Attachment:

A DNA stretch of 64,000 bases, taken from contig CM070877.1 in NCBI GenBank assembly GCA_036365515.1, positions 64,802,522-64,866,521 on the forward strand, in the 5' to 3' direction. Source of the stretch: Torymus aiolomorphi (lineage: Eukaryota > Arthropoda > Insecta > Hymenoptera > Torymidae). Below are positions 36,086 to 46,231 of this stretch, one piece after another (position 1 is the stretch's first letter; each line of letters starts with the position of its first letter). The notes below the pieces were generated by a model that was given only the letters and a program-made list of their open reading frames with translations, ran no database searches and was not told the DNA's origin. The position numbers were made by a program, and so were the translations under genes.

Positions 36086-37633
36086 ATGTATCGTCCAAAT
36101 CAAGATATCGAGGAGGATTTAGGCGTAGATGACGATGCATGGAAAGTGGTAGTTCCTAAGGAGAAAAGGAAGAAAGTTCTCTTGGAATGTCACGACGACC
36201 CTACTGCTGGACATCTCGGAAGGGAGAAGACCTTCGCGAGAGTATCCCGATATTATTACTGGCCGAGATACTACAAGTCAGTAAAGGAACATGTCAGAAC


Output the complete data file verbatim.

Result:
A DNA stretch of 64,000 bases, taken from contig CM070877.1 in NCBI GenBank assembly GCA_036365515.1, positions 64,802,522-64,866,521 on the forward strand, in the 5' to 3' direction. Source of the stretch: Torymus aiolomorphi (lineage: Eukaryota > Arthropoda > Insecta > Hymenoptera > Torymidae). Below are positions 36,086 to 46,231 of this stretch, one piece after another (position 1 is the stretch's first letter; each line of letters starts with the position of its first letter). The notes below the pieces were generated by a model that was given only the letters and a program-made list of their open reading frames with translations, ran no database searches and was not told the DNA's origin. The position numbers were made by a program, and so were the translations under genes.

Positions 36086-37633
36086 ATGTATCGTCCAAAT
36101 CAAGATATCGAGGAGGATTTAGGCGTAGATGACGATGCATGGAAAGTGGTAGTTCCTAAGGAGAAAAGGAAGAAAGTTCTCTTGGAATGTCACGACGACC
36201 CTACTGCTGGACATCTCGGAAGGGAGAAGACCTTCGCGAGAGTATCCCGATATTATTACTGGCCGAGATACTACAAGTCAGTAAAGGAACATGTCAGAAC